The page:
Monday, September 18, 2023

NASA's Curiosity Mars Rover Reaches Gediz Vallis Ridge: 360-degree view | JPL

NASA's Curiosity Mars Rover Reaches Gediz Vallis Ridge: 360-degree view | JPL

Drag your mouse to look around within this 360-degree panorama captured by NASA’s Curiosity Mars rover. See the steep slopes, layered buttes, and dark rocks surrounding Curiosity while it was parked below Gediz Vallis Ridge, which formed as a result of violent debris flows that were later eroded by wind into a towering formation. This happened about 3 billion years ago, during one of the last wet periods seen on this part of the Red Planet.

On Aug. 19, 2023, Curiosity’s Mastcam took 136 images that were stitched together into this mosaic after being sent back to Earth. The color has been adjusted to match lighting conditions as the human eye would see them on Earth.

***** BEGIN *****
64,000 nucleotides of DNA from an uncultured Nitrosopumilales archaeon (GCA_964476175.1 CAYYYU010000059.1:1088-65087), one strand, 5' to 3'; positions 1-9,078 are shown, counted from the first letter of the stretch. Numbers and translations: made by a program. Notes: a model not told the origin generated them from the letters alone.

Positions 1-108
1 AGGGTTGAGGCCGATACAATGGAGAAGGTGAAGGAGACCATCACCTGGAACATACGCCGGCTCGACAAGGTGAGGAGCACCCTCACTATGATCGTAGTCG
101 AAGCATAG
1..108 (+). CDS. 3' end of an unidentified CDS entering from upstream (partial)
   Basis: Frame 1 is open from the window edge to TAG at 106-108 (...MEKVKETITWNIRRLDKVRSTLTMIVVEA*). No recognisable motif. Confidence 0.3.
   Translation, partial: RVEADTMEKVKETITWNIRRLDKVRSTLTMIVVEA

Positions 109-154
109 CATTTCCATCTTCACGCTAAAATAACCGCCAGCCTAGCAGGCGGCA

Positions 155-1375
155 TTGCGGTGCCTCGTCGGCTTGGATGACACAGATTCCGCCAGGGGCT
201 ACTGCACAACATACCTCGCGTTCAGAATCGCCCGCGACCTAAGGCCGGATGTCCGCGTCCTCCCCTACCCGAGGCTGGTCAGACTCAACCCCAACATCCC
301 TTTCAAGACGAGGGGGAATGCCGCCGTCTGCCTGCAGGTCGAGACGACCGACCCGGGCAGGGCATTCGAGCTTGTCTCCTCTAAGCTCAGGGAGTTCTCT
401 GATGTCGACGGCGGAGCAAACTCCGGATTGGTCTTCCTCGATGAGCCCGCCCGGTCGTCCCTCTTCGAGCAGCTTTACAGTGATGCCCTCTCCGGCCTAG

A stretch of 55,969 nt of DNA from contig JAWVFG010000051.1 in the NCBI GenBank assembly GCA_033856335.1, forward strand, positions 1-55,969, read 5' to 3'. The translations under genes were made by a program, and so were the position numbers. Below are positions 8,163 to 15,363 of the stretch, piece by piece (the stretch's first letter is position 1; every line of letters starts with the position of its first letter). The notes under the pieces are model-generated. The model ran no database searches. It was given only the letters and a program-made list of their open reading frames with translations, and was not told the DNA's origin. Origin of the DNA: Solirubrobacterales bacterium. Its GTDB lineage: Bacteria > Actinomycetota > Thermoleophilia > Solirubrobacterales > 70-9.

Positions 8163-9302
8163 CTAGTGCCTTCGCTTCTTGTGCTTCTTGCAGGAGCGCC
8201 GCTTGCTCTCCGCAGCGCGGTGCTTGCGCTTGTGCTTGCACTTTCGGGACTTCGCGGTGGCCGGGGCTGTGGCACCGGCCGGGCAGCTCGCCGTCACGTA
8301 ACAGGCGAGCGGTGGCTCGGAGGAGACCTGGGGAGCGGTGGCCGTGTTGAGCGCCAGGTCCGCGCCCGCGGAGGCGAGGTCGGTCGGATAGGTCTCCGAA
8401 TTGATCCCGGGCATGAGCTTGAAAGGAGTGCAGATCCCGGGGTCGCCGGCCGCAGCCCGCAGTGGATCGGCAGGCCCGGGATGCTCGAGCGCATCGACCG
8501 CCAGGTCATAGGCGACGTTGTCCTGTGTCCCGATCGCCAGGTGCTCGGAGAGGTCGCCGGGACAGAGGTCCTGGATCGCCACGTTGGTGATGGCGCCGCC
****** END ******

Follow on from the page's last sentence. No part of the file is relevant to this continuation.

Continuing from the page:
Gediz Vallis Ridge was one of the last features to form on the 3-mile-tall (5-kilometer-tall) Mount Sharp, which Curiosity has been ascending since 2014. Dark rocks studding the landscape in this panorama were likely carried down from higher up on Mount Sharp, where Curiosity will never venture. Studying these rocks on the ridge allows scientists a rare look at material from the upper part of the mountain.

Arriving after one of the most difficult climbs the mission has ever faced, Curiosity spent 11 days at the ridge. It then departed to ascend higher up the mountain, where the rover will investigate Gediz Vallis Channel, through which water flowed some 3 billion years ago, carrying the rocks and debris that piled up to begin forming the ridge.

Credit: NASA/JPL-Caltech/MSSS/UC Berkeley

Duration: 1 minute, 24 seconds

Release Date: Sept. 18, 2023

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